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Rebel youths tell Britain: Peep in your own bowl!


Shock waves are still running through British society in the wake of large-scale rebellion, riots and looting that swept through the British capital city, London, last week and then rapidly spread to other major population centres. These included the second largest city, Birmingham, as well as Manchester (of Manchester United fame), the old slave ports of Liverpool and Bristol, and many other towns with immigrant populations. The open outbreak of violence and defiance of law and order was on such a scale as to cause the rest of the world to sit up and to wonder at the causes.{{more}}

The four days of insurrection have left much destruction to property all over the cities, pillaged stores and burnt out factories, storerooms and residential dwellings. There were few deaths, though damage to property will run into the millions and there have been more than 1,500 arrests with the courts operating 24×7 to deal with those so arrested. Above all, Britain suffered huge international embarrassment, since not only is it the site for next year’s Olympics, in London no less, and a delegation from the International Olympic Committee was visiting there at the time of the social eruption.

As the post mortem continues to ascertain the reasons for the violence on such a nation-wide scale, one significant fact emerged – that is the role that modern technology, and social networking in particular, has played in the unrest. There is much irony in this, for, since what those in the West proudly label “The Arab Uprising”, broke out earlier this year, the western news media has been extolling the virtues of social networking. Young people in the Middle East won high praises for the use of this technology to mobilize their citizens to defy their governments and to fight for “regime change”.

It is a very different matter now the boot is on the other foot. British and western societies are now being forced to “peep in their own bowls”, for, however much we may all deplore the looting and arson, it must be a sign of something drastically wrong with the society as a whole. Led by right-wing Prime Minister David Cameron,(who must be peeved at having to break off his Italian holiday to return home to deal with the troubles), there is much ranting and raving about “criminal elements”, “greed” and social irresponsibility. Yet, these are merely symptoms of the malaise, not causes.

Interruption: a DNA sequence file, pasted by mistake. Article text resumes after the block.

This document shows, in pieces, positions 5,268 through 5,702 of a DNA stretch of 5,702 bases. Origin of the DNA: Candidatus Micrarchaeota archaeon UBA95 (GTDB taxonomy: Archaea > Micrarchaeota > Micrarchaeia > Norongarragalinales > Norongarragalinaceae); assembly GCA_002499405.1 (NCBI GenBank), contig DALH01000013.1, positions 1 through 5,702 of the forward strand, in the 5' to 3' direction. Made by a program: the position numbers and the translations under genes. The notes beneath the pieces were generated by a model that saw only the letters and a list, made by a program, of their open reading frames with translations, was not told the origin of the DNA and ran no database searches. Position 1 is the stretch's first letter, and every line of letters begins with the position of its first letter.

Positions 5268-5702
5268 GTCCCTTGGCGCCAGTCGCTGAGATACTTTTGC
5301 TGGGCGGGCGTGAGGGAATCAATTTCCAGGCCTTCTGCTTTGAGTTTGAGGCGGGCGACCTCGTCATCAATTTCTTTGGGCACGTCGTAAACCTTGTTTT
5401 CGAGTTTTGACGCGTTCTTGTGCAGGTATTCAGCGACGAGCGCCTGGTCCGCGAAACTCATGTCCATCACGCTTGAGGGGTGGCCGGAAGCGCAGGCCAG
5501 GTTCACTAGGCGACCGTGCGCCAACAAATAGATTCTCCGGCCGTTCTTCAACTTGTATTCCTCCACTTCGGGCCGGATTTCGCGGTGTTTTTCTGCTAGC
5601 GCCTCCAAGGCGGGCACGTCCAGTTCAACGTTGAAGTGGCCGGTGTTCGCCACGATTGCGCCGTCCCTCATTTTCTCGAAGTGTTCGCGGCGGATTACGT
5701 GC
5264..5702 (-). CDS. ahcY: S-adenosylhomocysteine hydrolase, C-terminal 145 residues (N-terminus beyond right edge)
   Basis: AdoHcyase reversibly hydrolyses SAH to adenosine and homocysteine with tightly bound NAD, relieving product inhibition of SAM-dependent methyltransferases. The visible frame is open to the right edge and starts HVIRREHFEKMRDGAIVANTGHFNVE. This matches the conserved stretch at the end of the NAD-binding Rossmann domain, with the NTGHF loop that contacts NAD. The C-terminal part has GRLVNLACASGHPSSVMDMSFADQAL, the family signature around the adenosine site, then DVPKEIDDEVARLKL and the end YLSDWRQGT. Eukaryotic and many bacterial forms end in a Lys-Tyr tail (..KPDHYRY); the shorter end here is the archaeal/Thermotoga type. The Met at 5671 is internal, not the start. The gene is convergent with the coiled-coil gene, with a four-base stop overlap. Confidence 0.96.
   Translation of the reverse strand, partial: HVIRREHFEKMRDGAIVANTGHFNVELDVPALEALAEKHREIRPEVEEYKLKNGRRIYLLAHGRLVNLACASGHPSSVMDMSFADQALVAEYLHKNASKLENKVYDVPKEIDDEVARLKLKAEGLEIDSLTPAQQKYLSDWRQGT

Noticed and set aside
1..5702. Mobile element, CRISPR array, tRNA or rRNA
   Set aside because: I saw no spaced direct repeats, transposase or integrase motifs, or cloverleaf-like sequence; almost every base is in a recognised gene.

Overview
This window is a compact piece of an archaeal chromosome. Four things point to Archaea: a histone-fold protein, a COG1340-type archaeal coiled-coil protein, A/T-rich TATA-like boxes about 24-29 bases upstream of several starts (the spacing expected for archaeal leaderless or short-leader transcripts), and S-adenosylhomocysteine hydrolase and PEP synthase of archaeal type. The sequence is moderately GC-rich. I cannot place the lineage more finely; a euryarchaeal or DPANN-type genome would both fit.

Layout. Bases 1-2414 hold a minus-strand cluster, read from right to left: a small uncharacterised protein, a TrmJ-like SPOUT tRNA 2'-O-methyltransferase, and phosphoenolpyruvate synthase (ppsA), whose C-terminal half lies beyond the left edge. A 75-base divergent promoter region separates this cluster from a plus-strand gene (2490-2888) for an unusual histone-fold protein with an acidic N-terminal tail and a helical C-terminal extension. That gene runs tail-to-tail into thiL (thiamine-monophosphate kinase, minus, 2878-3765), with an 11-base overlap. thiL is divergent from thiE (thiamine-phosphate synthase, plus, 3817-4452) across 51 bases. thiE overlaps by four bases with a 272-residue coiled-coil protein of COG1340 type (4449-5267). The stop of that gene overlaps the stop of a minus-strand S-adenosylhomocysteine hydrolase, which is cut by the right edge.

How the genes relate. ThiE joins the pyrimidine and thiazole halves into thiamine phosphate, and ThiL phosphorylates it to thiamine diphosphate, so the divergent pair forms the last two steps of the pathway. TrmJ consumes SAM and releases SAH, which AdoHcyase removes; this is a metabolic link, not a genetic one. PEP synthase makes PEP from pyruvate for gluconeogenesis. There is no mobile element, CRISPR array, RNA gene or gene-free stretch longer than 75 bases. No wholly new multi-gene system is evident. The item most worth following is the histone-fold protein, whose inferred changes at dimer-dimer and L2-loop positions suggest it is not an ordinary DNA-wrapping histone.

Huge undercurrents have been swirling around British society for some time now. There is a sense of alienation of the youth, a widening gap between the haves of Cameron’s class and the have-nots, continuing manifestation of racism and discrimination against non-whites and the immigrant population. These have been exacerbated by the uncaring actions of the Tory government in slashing budgets for social spending, such as education, housing and benefits for the army of unemployed. Add to this the moral decline in western society, what Prime Minister Cameron has called “moral decadence”.

Yet, rather than deal with these problems, Britain’s tabloids have been honing in on “immigrants”, radical Muslims and such distractions. But the insurrectionists of last week were overwhelmingly British citizens, born and bred in, and shaped by, British society. The chickens have simply come home to roost. These same young people, now being termed as greedy robbers, have grown up in and been nurtured by a consumerist society. They have seen their communities being rapidly consumed by High Street stores and mega-supermarkets, while branding has become the status symbol. When side-by-side with this, you have a growing army of unemployed, young people who can’t afford university fees, what else do you expect?

As for the charges of “greed”, are the looters any different from the white-collar robbers-the bankers, mega-merchants and their like-who daily rip off consumers? It is not those young people in the riots, misguided though they might be, who caused the financial and economic crisis. How different are those who stole from the stores to those Parliamentarians who, in a massive scandal, have been falsifying claims to rob the public purse?

There cannot be double-standards. Yes, law and order must be upheld, but justice and fairness must be pursued as well. The ‘big stick’ alone cannot and will not solve the deep social problems. One needs to go beneath the surface if proper analysis and remedial action is to be taken.

Renwick Rose is a community activist and social commentator.